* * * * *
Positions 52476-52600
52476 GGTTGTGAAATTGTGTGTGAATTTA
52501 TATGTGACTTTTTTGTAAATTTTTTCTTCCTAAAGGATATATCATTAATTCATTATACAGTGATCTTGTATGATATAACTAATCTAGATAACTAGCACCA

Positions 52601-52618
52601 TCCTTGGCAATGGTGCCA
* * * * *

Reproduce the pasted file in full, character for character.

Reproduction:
Positions 52476-52600
52476 GGTTGTGAAATTGTGTGTGAATTTA
52501 TATGTGACTTTTTTGTAAATTTTTTCTTCCTAAAGGATATATCATTAATTCATTATACAGTGATCTTGTATGATATAACTAATCTAGATAACTAGCACCA

Positions 52601-52618
52601 TCCTTGGCAATGGTGCCA